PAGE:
It was my birthday, and a drag queen clocked me in the head with a cauldron during a dramatic reenactment of “The Silence of the Lambs.” So, that happened.

Trannyshack LA was the scene of the aforementioned cauldron incident. For the record, I’m pretty sure it wasn’t intentional; she was just generally throwing a cauldron, and my head was in the line of fire. Story of my life.

Since 1996, Heklina has hosted Trannyshack, a regularly-occurring drag event in San Francisco. It’s become a relatively big deal over the years, and the event occasionally takes the show on the road — to LA, for instance.

On May 31, Heklina emceed the event at the Dragonfly Bar in Hollywood. It was one of the last of her events to use the name “Trannyshack” before making the switch over to “T-shack” (at least in the interim). She addressed the issue onstage, explaining that the ultimate point of her show was to be inclusive, and that includes eliminating language that makes others feel oppressed. Although the use of transphobic words has been a divisive issue in the drag community in the past few months, Heklina handled it professionally and with a good attitude. Right on.

As for the show, it was pretty tame (save Toxic Waist, who closed the evening with a great Leatherface-in-a-jockstrap number during which the audience was sprayed with fake blood).

My favorite act was Devan M., who performed a high-energy routine in a “Phantom of the Opera”-style half-face mask and cape. I really appreciate the added androgynous factor of bearded drag queens such as Devan. The trend of wearing facial hair while in drag has been gaining momentum recently, likely influenced by RuPaul’s phenomenal hair and makeup artist Mathu Andersen and by Conchita Wurst, the Austrian drag queen who won the 2014 Eurovision Song Contest.

More traditional drag performances came from Ambrosia Salad and Killer. The “traditional” element of Ambrosia’s act being the lip-sync to Madonna’s “Like a Prayer,” not necessarily the sexy Jesus backup dancers nailed with glittery blood to “YOLO” crosses. Killer brought out a great long-form Judy Garland impression, and there can never be too much Judy Garland.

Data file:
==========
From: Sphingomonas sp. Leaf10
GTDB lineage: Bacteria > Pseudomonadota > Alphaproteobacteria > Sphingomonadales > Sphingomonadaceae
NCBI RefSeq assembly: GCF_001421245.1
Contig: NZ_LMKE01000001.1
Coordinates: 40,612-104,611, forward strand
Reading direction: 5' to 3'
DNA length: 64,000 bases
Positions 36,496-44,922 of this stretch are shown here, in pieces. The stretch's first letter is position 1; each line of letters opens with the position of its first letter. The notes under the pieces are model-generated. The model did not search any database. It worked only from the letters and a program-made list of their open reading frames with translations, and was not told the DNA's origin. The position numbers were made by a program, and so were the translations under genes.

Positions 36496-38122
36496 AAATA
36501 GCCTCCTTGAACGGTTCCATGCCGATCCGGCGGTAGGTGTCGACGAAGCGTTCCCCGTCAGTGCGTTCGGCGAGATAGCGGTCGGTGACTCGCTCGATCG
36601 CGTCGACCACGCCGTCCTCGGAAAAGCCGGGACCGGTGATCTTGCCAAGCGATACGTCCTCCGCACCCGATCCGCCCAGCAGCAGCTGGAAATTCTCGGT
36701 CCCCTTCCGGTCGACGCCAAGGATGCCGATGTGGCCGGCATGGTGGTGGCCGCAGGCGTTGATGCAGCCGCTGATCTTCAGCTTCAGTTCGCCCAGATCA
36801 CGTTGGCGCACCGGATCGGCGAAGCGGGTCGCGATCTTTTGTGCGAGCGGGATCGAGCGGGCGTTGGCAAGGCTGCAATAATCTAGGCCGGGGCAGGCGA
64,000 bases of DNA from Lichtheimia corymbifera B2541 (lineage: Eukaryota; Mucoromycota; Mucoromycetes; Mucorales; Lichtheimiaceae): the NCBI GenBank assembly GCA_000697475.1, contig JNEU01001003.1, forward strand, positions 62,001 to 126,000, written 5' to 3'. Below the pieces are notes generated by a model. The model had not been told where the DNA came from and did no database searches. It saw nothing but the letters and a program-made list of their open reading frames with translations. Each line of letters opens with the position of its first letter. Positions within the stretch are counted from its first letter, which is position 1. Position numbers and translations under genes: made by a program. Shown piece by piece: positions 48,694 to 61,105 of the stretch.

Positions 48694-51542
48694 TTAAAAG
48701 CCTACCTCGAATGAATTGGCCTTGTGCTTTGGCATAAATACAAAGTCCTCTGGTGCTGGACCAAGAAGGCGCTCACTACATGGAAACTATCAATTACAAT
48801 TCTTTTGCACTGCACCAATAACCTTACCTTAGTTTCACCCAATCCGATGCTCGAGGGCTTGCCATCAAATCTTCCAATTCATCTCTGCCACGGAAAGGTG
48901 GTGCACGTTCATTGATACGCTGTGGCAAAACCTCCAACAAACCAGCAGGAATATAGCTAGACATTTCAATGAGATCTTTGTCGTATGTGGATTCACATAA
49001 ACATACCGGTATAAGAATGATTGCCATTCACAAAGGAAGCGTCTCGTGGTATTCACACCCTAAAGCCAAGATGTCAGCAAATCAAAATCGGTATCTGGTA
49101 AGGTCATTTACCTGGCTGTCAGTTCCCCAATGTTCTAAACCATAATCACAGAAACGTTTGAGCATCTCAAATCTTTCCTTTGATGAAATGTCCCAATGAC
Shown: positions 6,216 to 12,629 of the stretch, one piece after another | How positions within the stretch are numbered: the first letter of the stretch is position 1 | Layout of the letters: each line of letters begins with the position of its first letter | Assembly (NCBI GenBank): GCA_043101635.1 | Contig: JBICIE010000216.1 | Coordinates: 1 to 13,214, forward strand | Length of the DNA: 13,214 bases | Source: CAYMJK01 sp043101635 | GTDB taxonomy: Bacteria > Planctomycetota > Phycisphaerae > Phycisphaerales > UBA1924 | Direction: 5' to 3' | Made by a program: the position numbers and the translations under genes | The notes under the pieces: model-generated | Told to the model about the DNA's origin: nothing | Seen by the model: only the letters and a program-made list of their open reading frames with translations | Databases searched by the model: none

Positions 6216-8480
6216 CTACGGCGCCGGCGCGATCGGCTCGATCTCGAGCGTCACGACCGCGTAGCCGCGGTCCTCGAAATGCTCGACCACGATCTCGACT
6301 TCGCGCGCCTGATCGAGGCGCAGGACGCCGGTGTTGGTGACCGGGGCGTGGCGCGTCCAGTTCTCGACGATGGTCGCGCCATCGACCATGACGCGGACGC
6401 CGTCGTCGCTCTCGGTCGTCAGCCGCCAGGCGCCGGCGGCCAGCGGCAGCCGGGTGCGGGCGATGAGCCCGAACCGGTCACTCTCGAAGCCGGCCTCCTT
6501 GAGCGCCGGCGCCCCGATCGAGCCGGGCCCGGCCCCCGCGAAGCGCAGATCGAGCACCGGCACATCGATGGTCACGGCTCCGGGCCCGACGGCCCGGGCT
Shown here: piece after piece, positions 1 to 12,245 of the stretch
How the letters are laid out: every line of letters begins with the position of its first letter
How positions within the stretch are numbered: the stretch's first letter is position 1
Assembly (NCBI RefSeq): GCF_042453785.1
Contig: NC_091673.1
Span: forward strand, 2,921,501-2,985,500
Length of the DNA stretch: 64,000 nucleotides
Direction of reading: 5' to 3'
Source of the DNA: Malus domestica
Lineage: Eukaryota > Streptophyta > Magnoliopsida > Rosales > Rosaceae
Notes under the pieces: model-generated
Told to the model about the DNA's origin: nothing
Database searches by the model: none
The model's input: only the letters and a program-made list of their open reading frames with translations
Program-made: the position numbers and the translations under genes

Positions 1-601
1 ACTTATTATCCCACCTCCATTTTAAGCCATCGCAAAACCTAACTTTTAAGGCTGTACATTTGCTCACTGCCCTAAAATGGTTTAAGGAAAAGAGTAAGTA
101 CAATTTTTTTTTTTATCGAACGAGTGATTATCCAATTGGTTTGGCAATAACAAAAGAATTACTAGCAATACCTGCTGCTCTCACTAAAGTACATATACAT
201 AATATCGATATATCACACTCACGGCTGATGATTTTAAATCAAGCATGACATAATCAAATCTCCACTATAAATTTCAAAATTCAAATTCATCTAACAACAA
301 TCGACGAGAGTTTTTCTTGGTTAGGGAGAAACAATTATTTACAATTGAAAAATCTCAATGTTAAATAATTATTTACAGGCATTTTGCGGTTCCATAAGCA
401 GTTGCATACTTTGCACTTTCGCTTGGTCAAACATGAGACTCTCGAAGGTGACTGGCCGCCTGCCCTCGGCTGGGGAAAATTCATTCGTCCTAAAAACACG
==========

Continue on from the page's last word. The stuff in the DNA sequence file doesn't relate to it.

Also impressive was Cupcake Canne, who performed a “Black Swan”-themed routine entirely on pointe. Although it’s really difficult to see anything that takes place low to the stage at a drag show because everyone in the crowd is about 20 feet tall in gigantic heels and hair.

The special guests of the evening were rapper Cazwell and “RuPaul’s Drag Race” alum Manila Luzon, who joined him onstage for their duet, “Helen Keller.” Cazwell performed “I Seen Beyonce at Burger King,” which is somehow the weirdest, catchiest song in existence. (My favorite verse is “She was looking around for some customer service. / I walked up to her, made her security nervous. / She said, ‘How much for a case of beer?’ / I says, ‘Girl, are you drunk? I don’t work here!’”).

The rest of Cazwell’s set was okay. Meaning, he played “Ice Cream Truck,” and it was the first time I’ve listened to that song without watching the accompanying video. I’m not sure that song should even exist separately from the video.

All head injuries aside, I’m really glad I attended. I feel like this is a pivotal time for drag, and I’m excited to watch the evolution of mainstays such as “the club formerly known as Trannyshack.”